DEAR ABBY: My boyfriend, “Lance,” attends the Naval Academy in Annapolis. We have been dating seriously for a long time and have made plans to start our life together when he graduates and heads off to flight school. I intended to leave my job, my family and friends to be with him.

Recently, out of the clear blue sky, Lance told me he has second thoughts about our plans. He said his doubts stem from his concern for my best interests. He feels it would be too difficult for me to continually move over the years, and he would feel guilty asking me to sacrifice so much for him.

I was caught completely off guard. I told Lance that, because I love him so much, I want to give this new life a chance. We talked for hours, and he decided that although he loves me very much, his life belongs to the Navy, and no one but he should make sacrifices.

Should I try to mend this relationship or let him go? – STILL IN LOVE IN MARYLAND

DEAR STILL: It’s apparent that Lance gave the matter considerable thought before he discussed his change of heart with you. “Mending fences” won’t work because his mind is already made up. Speaking metaphorically, the ship has sailed, and you have been left behind. As I see it, you have no choice but to let him go. Make the break a clean one and move on.

DEAR ABBY: My wife’s brother, “George,” lives with us. It was my wife’s suggestion because he was homeless, and she didn’t want him on the streets in the cold weather. She said she wanted him to stay with us for a few months. That was more than three years ago.

I am fed up with this. George doesn’t work, so he’s no help with the bills. He brings women here like it’s his house. He smokes dope here and gets drunk on beer. I don’t do any of those things. He won’t even mow the lawn in the summer.

I have told my wife that George is a 50-year-old man and has got to move elsewhere. She agrees, but says nothing to him. It has led to some serious arguments. I recently left something out in our bedroom to see if it would disappear, and yes, it did. I knew it would. I am ready to leave my own home. What should I do now? – TIRED OF MY BROTHER-IN-LAW IN NORTH CAROLINA

DEAR TIRED: You have done more than enough for your brother-in-law. The time has come for George to sober up, grow up, and take responsibility for himself. Since your wife can’t bring herself to tell her brother he must go, it’s up to you. Your marriage depends on it. Set a date for him to leave and insist upon it. In the meantime, make sure your valuables are under lock and key.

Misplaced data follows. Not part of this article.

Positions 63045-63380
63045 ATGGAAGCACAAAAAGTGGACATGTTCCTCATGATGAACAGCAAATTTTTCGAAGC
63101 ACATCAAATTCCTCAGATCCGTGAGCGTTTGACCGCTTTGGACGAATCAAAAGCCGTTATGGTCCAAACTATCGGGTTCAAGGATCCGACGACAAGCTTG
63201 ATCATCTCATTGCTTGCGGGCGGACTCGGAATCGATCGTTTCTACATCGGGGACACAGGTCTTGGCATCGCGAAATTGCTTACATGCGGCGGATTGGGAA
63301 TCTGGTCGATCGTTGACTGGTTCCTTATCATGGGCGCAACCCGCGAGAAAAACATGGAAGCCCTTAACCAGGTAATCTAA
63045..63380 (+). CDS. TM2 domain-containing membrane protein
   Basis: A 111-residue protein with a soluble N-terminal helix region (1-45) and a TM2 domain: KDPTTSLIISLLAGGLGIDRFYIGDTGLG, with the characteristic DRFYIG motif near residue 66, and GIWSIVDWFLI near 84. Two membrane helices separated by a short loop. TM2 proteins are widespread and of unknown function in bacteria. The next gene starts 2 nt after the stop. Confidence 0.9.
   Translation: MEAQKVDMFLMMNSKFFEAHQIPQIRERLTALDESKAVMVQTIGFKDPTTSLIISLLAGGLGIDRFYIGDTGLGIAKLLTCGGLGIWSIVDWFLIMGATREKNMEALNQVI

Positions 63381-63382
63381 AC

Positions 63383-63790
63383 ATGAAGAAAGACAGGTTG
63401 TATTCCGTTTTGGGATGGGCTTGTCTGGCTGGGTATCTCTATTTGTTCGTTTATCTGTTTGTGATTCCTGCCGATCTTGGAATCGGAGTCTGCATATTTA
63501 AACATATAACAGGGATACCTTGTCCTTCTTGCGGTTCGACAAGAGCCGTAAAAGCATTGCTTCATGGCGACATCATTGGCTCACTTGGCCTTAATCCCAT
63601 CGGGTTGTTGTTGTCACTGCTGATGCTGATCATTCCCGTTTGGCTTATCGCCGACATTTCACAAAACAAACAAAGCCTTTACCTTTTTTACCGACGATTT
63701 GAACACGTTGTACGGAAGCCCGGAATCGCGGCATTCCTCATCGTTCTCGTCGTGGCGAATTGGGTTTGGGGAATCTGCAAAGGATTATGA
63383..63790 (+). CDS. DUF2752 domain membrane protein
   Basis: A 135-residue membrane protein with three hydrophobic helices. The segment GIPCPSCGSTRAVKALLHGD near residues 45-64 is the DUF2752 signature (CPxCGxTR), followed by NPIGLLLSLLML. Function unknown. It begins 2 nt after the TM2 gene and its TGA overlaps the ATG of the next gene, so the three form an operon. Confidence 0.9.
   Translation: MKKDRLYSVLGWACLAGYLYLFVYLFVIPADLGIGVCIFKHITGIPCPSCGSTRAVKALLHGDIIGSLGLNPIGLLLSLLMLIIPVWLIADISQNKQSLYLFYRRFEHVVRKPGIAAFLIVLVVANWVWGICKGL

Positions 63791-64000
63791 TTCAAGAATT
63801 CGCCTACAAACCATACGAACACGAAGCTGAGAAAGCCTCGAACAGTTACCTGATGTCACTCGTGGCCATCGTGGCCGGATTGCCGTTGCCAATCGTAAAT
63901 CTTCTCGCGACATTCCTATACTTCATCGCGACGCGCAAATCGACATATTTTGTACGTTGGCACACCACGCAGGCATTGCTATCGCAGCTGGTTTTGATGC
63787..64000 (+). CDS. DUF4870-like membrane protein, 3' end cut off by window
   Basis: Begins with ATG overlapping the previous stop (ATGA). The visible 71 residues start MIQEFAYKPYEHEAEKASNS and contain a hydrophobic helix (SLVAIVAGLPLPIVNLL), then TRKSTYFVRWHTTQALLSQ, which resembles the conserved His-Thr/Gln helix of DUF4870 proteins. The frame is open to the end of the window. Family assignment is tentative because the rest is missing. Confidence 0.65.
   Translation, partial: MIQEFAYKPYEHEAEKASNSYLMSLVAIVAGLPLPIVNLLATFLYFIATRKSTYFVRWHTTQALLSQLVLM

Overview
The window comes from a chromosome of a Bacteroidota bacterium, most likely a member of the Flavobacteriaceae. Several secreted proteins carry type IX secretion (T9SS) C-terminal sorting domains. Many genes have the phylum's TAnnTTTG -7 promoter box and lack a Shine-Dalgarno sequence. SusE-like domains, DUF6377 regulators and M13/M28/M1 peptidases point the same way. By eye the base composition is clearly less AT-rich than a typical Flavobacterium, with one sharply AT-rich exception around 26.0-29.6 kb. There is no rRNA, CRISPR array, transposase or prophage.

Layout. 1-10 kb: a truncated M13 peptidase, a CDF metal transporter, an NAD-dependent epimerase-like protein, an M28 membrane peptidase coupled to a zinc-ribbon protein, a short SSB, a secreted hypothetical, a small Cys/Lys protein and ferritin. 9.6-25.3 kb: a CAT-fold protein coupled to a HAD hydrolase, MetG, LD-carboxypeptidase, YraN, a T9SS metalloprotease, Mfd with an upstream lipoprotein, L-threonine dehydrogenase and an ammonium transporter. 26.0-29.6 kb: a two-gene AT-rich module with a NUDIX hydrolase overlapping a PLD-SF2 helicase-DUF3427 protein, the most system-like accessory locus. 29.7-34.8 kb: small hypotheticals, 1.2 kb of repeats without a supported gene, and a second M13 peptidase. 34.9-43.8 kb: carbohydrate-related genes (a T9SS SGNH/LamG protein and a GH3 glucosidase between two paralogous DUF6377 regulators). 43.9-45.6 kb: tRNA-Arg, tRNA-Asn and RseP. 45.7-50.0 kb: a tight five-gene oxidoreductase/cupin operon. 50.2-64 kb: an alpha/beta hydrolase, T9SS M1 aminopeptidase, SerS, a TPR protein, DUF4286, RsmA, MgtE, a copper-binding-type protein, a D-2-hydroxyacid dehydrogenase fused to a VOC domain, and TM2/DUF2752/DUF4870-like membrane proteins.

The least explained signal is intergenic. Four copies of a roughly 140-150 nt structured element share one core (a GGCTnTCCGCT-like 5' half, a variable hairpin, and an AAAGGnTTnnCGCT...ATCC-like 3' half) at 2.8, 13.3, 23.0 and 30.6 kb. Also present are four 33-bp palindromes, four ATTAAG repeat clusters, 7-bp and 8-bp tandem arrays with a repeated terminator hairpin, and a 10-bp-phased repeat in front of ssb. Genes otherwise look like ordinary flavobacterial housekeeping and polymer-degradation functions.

DEAR ABBY: Five months ago, I became involved with a gentleman whom I met at church. He is kind and caring – everything that a girl could look for. We are compatible and get along quite well in more ways than one.

The problem is he is living with someone else, and his job takes up much of his time. When we’re together the time goes by so quickly – and then I hear nothing for days on end. He tells me that he cares for me, and I care about him, but I’m confused. Should I bide my time in the hope that things will improve? Or should I turn tail and run? – CONFLICTED ON THE EAST COAST

DEAR CONFLICTED: Face it: Your kind, caring, compatible, churchgoing guy already has a hen sitting in his nest. Unless you want to end up with egg on your face, run like the dickens. He’s already taken.

Dear Abby is written by Abigail Van Buren, also known as Jeanne Phillips, and was founded by her mother, Pauline Phillips. Write Dear Abby at or P.O. Box 69440, Los Angeles, CA 90069.

For an excellent guide to becoming a better conversationalist and a more attractive person, order “How to Be Popular.” Send a business-size, self-addressed envelope, plus check or money order for $5 (U.S. funds only) to: Dear Abby Popularity Booklet, P.O. Box 447, Mount Morris, IL 61054-0447. (Postage is included.)

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